The state department of education says, “Now, we want you to fill out this form, add these pages of data, and implement this new three year program, and learn a new set of evaluation standards. At the same time, maintain impeccable classroom management and demonstrate daily innovative teaching.  Also, we will slash your funding every year until you feel like you are bleeding out.  Don’t forget to strive for a balanced life, maintain a healthy family, enjoy personal friendships, and practice self-care!” 

How about a nervous FREAKING BREAKDOWN?  Whew!  

“Circle of influence, Katie.” Circle of influence.  I can hear my dad repeating this mantra to me.  “What can I control?”    

Meditation is new to me.  I recommend it.  I feel a bit silly when I take part, but I’m starting to really enjoy it.  I try to take ten minutes a day to meditate.  Sometimes it happens; sometimes it doesn’t.  I’m busy.  My own children are living their best lives and I’m their Uber driver.  As a professional development leader and instructional coach, I teach my new teachers about the circle of influence.  If you don’t focus on what you CAN control, you will burn out in this career, and quickly.  I’m an empath.  I feel others’ pain, and I want to fix it.  I have wanted to fix broken things, people, and systems from the time I came out of the womb.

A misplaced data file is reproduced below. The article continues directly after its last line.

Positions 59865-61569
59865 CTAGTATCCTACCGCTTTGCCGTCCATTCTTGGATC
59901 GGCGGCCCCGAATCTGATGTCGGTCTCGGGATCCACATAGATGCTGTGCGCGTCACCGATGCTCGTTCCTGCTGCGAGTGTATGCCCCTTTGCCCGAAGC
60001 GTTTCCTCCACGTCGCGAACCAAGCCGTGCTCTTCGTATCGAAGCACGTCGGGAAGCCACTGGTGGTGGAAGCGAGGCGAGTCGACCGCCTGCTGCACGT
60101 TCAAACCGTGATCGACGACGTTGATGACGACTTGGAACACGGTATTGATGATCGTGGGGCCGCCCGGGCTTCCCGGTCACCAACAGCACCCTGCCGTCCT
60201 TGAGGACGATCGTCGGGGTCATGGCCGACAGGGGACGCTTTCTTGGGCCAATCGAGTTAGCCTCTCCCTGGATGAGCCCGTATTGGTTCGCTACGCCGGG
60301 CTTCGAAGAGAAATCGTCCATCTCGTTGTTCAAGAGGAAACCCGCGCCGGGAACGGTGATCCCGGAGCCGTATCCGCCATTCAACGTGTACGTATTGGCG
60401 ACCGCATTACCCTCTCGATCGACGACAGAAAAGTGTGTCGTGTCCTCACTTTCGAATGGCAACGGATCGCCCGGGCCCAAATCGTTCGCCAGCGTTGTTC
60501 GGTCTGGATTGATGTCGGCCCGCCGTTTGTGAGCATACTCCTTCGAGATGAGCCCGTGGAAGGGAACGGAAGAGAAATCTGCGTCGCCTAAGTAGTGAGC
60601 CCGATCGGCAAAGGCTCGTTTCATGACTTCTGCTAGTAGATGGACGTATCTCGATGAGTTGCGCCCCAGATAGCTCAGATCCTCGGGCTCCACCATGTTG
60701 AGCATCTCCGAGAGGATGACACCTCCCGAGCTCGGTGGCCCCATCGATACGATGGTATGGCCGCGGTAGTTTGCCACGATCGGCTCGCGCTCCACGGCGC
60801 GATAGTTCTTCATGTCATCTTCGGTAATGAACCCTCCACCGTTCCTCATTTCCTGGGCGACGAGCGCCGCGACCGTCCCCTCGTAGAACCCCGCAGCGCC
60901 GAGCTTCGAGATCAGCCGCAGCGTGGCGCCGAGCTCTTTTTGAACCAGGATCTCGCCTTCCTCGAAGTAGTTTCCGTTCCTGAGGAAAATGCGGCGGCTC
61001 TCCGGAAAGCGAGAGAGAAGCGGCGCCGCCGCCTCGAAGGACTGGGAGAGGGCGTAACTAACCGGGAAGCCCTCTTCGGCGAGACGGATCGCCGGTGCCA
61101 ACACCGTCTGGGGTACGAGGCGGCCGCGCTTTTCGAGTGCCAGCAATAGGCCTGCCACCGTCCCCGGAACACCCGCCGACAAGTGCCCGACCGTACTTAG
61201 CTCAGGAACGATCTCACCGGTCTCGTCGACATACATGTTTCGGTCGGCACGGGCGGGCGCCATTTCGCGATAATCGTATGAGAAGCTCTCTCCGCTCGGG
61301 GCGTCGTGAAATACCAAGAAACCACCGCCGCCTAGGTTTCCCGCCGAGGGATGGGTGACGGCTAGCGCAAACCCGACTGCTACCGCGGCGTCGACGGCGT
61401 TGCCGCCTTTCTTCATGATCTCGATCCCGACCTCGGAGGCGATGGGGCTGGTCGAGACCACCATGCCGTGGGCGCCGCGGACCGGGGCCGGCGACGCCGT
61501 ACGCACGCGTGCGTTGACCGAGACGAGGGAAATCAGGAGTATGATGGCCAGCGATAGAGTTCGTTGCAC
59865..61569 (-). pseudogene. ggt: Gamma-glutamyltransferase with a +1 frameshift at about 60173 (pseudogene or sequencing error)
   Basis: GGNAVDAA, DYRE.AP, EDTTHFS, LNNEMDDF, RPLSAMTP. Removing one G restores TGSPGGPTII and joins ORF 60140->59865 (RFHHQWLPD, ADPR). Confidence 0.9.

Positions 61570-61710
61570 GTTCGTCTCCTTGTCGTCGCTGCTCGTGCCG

I regularly remind myself of the following:  I can control my attitude.  I know in my heart that this career is my calling, and I must stay and fight the good fight.  #kidsdeserveit  I can control my classroom, and the energy, passion and enthusiasm I have for my subject and my students.  I can decide to put the grading away, and be a mom.  I can put the planning aside, and be a wife, friend, daughter, sister, and human being.  If my classroom doesn’t have what I believe it should, I can apply for grants.  I can keep my body healthy, so I can continue to move the way that I want.  I can also stuff myself with pizza and go to sleep at 8:30 p.m. on a Friday night.  If a colleague is mad at me or upset, I can choose kindness over anger, grace over the desire to be right.  I can pursue professional development that uplifts me and helps me to hone my teaching craft.  I can relentlessly promote the positive on my campus.  I can, and you can too!  

“Circle of Influence.”     

Katie Kinder

Author & Speaker

Katie Kinder has been an educator since 2006. She believes that life is fun, and learning should most definitely be fun. A teacher of the year, top five district finalist, OKC Rotary Teacher of the Month, professional development leader, and a top 100 educator in Oklahoma on Twitter, Katie has learned a trick or two in the classroom.

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How do we engage 21st century learners? How do we reach our underserved populations? How do we keep up with an evolving education sphere? Come on in, have some fun, and hook your students from day one. Learn engagement strategies, classroom management, delve into relationships and rapport in a digital world. Lean into relevant content; we cannot and should not teach the way we did even ten years ago.